By Dr. Jared A. Kushner, Dallas Morning News, 12/21/17
Type 2 diabetes is rampant in Texas. Two million residents have the condition, and that figure is expected to shoot up by another million by 2030.
The disease generally afflicts those with unlucky genes who eat poorly. But unhealthy diets are not entirely the fault of Texans. Federal dietary guidelines are based on weak science. These recommendations, which are developed by nutritionists who champion widely accepted but increasingly questionable advice, have a huge impact on how everyone eats. Given the scale of the diabetes epidemic, it's time to reform the process that produces our nation's nutritional guidelines.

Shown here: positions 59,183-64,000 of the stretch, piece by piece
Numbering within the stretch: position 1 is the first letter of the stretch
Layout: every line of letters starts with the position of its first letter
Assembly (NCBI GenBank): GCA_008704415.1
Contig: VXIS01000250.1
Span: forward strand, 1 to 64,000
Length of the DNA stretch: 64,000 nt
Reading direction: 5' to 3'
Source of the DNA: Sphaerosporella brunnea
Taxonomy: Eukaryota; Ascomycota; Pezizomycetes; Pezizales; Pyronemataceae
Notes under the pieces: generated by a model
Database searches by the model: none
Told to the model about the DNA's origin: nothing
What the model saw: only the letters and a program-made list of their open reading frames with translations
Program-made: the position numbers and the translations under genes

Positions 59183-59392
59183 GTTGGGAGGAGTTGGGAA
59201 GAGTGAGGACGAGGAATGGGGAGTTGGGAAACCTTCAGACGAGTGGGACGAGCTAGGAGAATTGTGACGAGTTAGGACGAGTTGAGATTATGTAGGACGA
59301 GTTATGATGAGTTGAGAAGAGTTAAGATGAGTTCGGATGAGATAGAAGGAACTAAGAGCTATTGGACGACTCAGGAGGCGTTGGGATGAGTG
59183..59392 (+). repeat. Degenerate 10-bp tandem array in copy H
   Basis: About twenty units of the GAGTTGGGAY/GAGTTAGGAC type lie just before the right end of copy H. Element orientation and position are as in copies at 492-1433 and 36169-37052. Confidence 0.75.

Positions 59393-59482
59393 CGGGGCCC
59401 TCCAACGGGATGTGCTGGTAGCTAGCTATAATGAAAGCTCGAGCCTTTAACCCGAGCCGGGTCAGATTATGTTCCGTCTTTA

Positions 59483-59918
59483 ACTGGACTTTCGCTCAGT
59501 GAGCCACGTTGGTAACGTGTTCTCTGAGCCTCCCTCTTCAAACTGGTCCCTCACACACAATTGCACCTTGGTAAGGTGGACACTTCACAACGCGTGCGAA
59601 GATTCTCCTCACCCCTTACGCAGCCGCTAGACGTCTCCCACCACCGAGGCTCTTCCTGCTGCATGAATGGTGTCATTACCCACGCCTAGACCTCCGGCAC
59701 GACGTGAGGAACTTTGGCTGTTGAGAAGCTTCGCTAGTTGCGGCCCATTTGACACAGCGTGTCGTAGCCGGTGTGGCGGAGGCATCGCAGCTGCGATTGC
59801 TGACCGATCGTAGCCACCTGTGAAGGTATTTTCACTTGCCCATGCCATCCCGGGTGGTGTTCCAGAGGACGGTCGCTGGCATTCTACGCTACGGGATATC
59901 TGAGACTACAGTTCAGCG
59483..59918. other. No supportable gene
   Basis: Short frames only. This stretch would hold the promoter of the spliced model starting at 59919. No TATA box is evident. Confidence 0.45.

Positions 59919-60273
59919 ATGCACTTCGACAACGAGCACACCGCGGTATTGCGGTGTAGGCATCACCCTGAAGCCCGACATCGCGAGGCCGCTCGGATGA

The federal dietary guidelines were first published in 1980 and are updated by government officials every five years. They were designed to help keep Americans healthy. But they may have inadvertently caused this spike in obesity. That's not because people disregarded the guidelines, but paradoxically, because they followed them.
The guidelines have long urged people to dodge fats and consume more carbohydrates. This admonition stems from old research that was shaky at best. More rigorous studies since have shown that a high-carb, low-fat diet does nothing to combat obesity or type 2 diabetes. In fact, it worsens diabetes.
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